• The spent dialysate passes through a fluid line 282 in the module 220. Depending on the desired volume of dialysate to be cycled back to the dialysis machine, some of the spent dialysate can be routed to the bag 238 by opening valve 284 and closing valve 286 as the spent dialysate is forced through the fluid line 282. As a result of the dialysis, for example, fluid from the patient may be added to the dialysate as the dialysate passes through the dialyzer of the dialysis machine 30. Thus, routing some of the spent dialysate to the bag 238 can help to ensure that a substantially constant volume of dialysate is circulated through the module 220 and the dialysis machine 30 throughout treatment. The pump 256 in the fluid line 282 forces the volume of the spent dialysate that is not routed to the bag 238 into the sorbent cartridge 24 via the base 304 of the cartridge holder 300. As the spent dialysate passes through the sorbent cartridge 24, urea is removed from the spent dialysate. Calcium, magnesium, and potassium are also stripped from the spent dialysate by the sorbent cartridge 24. The recycled dialysate or cartridge effluent, upon exiting the sorbent cartridge 24, passes through the bubble trap 264 where gases that may be produced as a result of chemical reactions within the sorbent cartridge 24 can be removed from the recycled dialysate. In the manner discussed above, after the recycled dialysate exits the sorbent cartridge 24, the infusate solution is introduced into the recycled dialysate and, based on the conductivity reading at the conductivity meter 272, sodium chloride or dilution water can be added to the recycled dialysate. In the initial stages of treatment, sodium levels in the recycled dialysate tend to be lower than desired due to the sorbent cartridge's tendency to strip sodium from fluids passing therethrough. Consequently, in the early stages of the treatment, sodium chloride will typically be injected into fluid line to increase the concentration of sodium in the recycled dialysate. In later stages of the treatment, however, the sorbent cartridge may contain high levels of sodium and thus start releasing sodium into the spent dialysate as it passes through the sorbent cartridge. This can lead to higher than desired levels of sodium in the recycled dialysate passing through the fluid line 265, resulting in an injection of dilution water into the recycled dialysate.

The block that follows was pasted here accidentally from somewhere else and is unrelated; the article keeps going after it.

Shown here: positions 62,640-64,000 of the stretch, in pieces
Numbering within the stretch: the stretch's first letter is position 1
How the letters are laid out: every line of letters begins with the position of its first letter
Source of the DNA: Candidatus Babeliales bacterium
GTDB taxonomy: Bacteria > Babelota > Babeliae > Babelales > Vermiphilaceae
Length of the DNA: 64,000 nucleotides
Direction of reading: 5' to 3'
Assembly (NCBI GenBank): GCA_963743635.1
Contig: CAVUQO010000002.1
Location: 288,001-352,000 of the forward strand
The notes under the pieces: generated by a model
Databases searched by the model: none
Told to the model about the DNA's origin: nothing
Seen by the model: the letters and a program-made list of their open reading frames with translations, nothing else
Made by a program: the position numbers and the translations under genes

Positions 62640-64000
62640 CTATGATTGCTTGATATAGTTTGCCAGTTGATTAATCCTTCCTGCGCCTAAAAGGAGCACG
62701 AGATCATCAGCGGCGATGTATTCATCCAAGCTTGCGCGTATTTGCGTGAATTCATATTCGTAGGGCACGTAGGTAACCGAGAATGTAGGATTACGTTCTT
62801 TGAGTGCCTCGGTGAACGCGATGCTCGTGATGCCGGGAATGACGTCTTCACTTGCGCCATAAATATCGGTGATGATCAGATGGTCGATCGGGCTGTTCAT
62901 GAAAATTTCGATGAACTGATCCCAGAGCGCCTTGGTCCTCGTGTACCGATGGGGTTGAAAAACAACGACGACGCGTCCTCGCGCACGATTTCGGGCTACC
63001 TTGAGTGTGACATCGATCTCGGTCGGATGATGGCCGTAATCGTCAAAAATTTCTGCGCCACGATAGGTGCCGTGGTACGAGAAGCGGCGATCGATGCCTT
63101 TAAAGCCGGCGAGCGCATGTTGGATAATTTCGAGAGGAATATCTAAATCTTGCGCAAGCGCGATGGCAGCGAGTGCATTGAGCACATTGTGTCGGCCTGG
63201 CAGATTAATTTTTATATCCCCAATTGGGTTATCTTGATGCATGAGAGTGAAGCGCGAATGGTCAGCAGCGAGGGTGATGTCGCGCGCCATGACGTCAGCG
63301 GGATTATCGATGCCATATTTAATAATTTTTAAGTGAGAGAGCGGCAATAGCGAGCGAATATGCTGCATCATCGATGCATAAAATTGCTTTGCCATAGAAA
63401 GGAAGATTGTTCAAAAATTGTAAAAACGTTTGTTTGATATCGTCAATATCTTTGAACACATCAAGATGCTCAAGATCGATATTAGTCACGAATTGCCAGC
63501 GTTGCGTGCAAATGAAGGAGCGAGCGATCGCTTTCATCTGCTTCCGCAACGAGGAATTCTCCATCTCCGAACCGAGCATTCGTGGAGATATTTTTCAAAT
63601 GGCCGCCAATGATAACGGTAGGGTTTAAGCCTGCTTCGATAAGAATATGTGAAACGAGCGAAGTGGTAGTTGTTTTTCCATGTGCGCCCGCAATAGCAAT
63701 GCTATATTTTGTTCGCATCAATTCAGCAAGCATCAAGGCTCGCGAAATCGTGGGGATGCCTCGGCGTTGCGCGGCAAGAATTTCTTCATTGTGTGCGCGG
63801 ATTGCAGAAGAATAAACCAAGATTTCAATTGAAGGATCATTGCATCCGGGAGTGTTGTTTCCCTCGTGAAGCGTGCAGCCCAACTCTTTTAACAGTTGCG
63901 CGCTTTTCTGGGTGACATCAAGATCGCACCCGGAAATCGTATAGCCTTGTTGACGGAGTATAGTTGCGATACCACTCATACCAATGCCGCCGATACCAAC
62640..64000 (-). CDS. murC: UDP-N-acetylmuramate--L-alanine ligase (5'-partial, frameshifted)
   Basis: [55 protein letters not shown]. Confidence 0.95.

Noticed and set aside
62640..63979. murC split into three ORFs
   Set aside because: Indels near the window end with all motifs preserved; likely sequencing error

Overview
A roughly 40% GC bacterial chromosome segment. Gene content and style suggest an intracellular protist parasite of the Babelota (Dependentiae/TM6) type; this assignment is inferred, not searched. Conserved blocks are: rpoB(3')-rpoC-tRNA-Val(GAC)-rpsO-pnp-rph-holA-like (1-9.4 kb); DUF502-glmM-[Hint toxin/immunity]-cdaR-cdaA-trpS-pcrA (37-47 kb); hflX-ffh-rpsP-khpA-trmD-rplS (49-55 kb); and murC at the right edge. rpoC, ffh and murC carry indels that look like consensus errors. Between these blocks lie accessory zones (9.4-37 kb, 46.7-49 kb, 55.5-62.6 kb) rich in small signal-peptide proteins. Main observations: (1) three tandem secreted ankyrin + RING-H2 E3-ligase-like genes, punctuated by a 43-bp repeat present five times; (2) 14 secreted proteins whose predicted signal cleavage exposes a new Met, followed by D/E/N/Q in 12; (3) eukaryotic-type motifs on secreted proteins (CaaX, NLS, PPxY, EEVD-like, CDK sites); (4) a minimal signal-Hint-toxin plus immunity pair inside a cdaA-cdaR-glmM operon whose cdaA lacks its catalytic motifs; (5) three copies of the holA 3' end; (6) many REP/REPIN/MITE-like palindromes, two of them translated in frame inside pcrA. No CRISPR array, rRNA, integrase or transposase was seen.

• The recycled dialysate then passes through the check valve 279 and into the ammonium sensor 246. The ammonium sensor 246 can help to deterniine the state of the sorbent cartridge 24. For example, as the sorbent cartridge 24 is used, the ammonium levels in the dialysate will increase. Upon reaching a predetermined ammonium level, the treatment can be terminated. Alternatively, upon reaching the predetermined ammonium level, the sorbent cartridge 24 can be replaced with a fresh sorbent cartridge and treatment can resume.
  • After exiting the ammonium sensor, the recycled dialysate is routed to the bag 238 and/or the dialysis machine 30. For example, in order to ensure that an equal amount of fluid enters and exits the dialysis machine 30, a T-valve 281 can be adapted to route a portion of the dialysate to the dialysis machine 30 via fluid line 283 and to route any excess dialysate to the fresh dialysate chamber of the bag 238. If the flow rate of the dialysate at the T-valve 281 is greater than the rate at which the dialysate is being pulled into the dialysis machine 30, some of the dialysate will be routed to the bag 238. If, on the other hand, the flow rate of the dialysate at the T-valve 281 is less than the rate at which the dialysate is being pulled into the dialysis machine 30, the dialysis machine 30 will pull some of the dialysate from the bag 238. The bag 238 is formed of a flexible material and thus acts as a compliance chamber. In particular, as the dialysate is added to the bag 238, the volume of the bag 238 is allowed to increase, and, as the dialysate is removed from the bag 238, the volume of the bag 238 is allowed to decrease.